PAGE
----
The police in Tulsa., Okla., said Sunday they were investigating a rash of shootings as possible hate crimes after arresting two suspects in the deaths of three African-Americans and the wounding of two others.
Acting on anonymous tips, the police arrested Jacob England, 19 years old, and Alvin Watts, 32, around 1:45 a.m. Sunday. They each face three counts of first degree murder and two counts of shooting with intent to kill, according to jail booking records.
Their first court appearance is scheduled for Monday. It wasn't clear if the men had lawyers.
Last year, the city of 392,000 commemorated the 1921 Tulsa Race Riot, which resulted in the deaths of dozens of residents of city's then-prospering black community.
The Friday shootings occurred within a few miles of one another in the span of an hour on Tulsa's north side shortly after 1 a.m.
"With these two people off the street, the people in my community, as well as the people in the rest of this city, can feel that they are safer," City Councilman Jack Henderson, who is African-American, said at a news conference with police and other city leaders on Sunday. "I spent a lot of time trying to calm people, 'Don't take matters into your own hands.' "
The police said they recovered a small-caliber weapon when they arrested the men but declined to disclose whether it could be tied to the crimes. They also said they had found the charred remains of a pickup truck north of the city that they believe the suspects had tried to burn. Witnesses, including one victim, said they saw a white man in a pickup who might be the shooter.
"Whether one was the primary shooter and the other one an accomplice, or both equal co-conspirators—these are questions we are still trying to resolve right now," Tulsa Police Capt. Jonathan Brooks said in an interview Sunday.
Police said they were examining social-media evidence as part of their investigation.
Mr. England wrote on his Facebook page that his father had been shot to death on April 5, 2010, by a black man who is now serving a prison sentence for the crime, which was covered by local media. In postings last week, Mr. England used racial slurs to describe his father's killer.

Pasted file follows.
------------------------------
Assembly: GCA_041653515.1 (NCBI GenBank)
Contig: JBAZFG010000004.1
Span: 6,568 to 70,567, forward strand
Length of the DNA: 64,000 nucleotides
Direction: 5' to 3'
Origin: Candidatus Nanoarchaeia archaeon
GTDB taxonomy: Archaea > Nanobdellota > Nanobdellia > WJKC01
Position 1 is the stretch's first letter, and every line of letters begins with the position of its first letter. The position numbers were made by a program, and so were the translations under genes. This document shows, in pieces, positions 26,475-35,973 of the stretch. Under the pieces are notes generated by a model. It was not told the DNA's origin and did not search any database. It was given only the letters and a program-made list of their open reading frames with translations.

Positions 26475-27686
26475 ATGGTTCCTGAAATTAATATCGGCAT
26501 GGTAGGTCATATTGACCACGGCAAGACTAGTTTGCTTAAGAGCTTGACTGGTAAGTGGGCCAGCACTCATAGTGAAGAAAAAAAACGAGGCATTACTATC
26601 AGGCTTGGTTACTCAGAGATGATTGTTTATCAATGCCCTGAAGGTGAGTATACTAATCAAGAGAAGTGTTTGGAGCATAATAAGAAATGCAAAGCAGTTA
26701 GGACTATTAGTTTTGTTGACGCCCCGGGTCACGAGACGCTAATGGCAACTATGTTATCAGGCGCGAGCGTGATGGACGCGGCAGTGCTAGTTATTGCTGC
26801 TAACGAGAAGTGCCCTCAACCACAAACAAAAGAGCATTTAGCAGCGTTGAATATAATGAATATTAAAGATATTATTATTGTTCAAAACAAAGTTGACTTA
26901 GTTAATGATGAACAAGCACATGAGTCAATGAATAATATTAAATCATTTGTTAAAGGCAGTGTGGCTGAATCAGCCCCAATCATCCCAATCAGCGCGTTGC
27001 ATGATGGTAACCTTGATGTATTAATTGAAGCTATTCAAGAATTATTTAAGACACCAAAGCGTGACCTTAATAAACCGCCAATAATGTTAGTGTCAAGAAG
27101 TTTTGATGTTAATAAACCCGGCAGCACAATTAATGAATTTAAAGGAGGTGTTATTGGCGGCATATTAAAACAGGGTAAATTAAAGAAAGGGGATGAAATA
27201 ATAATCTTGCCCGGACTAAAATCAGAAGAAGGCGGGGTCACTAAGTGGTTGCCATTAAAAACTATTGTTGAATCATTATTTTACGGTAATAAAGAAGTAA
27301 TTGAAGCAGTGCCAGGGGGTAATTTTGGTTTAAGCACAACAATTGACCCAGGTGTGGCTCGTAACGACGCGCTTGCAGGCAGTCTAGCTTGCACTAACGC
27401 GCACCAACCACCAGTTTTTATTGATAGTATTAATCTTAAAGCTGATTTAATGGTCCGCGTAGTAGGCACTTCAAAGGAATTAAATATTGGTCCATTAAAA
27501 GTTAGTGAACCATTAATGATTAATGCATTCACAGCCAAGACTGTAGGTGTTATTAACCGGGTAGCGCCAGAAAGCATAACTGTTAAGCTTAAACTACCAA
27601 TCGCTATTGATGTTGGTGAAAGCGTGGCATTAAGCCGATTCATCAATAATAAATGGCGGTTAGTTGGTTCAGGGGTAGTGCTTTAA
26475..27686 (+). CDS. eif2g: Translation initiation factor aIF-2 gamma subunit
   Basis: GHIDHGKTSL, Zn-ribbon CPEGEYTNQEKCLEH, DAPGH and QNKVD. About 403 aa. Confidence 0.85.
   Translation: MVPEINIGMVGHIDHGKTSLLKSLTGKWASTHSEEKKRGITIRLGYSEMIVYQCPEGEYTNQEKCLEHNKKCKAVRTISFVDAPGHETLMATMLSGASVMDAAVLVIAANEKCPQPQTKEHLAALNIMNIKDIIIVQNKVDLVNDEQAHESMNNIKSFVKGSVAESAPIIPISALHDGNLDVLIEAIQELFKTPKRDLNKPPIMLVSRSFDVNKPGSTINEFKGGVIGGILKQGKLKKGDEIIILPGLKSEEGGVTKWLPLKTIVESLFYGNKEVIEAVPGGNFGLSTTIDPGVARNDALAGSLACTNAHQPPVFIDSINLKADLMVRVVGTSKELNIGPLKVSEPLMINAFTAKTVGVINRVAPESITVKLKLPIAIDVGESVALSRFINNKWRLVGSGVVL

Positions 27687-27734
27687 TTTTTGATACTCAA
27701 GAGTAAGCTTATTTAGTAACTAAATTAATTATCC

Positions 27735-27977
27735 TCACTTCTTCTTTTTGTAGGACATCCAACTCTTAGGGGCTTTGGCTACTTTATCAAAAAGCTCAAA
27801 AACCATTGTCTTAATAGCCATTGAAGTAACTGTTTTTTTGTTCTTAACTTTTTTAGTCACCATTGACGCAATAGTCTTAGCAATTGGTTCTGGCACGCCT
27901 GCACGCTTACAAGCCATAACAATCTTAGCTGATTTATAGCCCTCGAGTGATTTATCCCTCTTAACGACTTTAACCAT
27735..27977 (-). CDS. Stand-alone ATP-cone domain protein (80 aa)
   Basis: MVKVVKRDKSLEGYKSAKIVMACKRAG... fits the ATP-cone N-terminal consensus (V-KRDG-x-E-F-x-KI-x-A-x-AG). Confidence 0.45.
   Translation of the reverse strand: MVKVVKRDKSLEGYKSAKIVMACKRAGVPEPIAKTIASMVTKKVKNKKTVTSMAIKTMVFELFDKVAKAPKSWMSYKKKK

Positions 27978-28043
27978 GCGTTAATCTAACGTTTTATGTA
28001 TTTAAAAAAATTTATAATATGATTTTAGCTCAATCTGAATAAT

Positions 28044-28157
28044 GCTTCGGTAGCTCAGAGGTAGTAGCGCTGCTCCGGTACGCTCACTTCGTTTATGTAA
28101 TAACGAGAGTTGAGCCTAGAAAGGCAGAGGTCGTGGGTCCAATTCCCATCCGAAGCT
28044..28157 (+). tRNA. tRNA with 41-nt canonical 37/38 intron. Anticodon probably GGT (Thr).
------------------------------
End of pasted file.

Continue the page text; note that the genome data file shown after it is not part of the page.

He also made emotional references in online postings to the death of his fiancée in January, drawing concerned responses from some of his Facebook friends, including Mr. Watts.
Police identified the three shooting victims as a woman, Dannaer Fields, 49, and two men, Bobby Clark, 54, and William Allen, 31, the police said.
Police did not disclose the names of the two wounded victims, who were also African-American, but said they are no longer hospitalized.
"I had campaigned on the promise that we are one Tulsa and all the divisions we had in the past, we need to throw away," Mayor Dewey Bartlett Jr. said in an interview Sunday. "Obviously all the victims are African-Americans. If there are hate crimes involved here we will pursue the fullest punishment possible with help from the federal authorities."
Authorities assembled a task force of about 30 investigators, including city homicide detectives, the U.S. Marshals Service and the Federal Bureau of Investigation, to assist in the probe.
The shootings were the worst in recent memory for Tulsa. Like many other cities, it has struggled with budget problems in the aftermath of the recession and had to lay off roughly 11% of its police force early in 2010.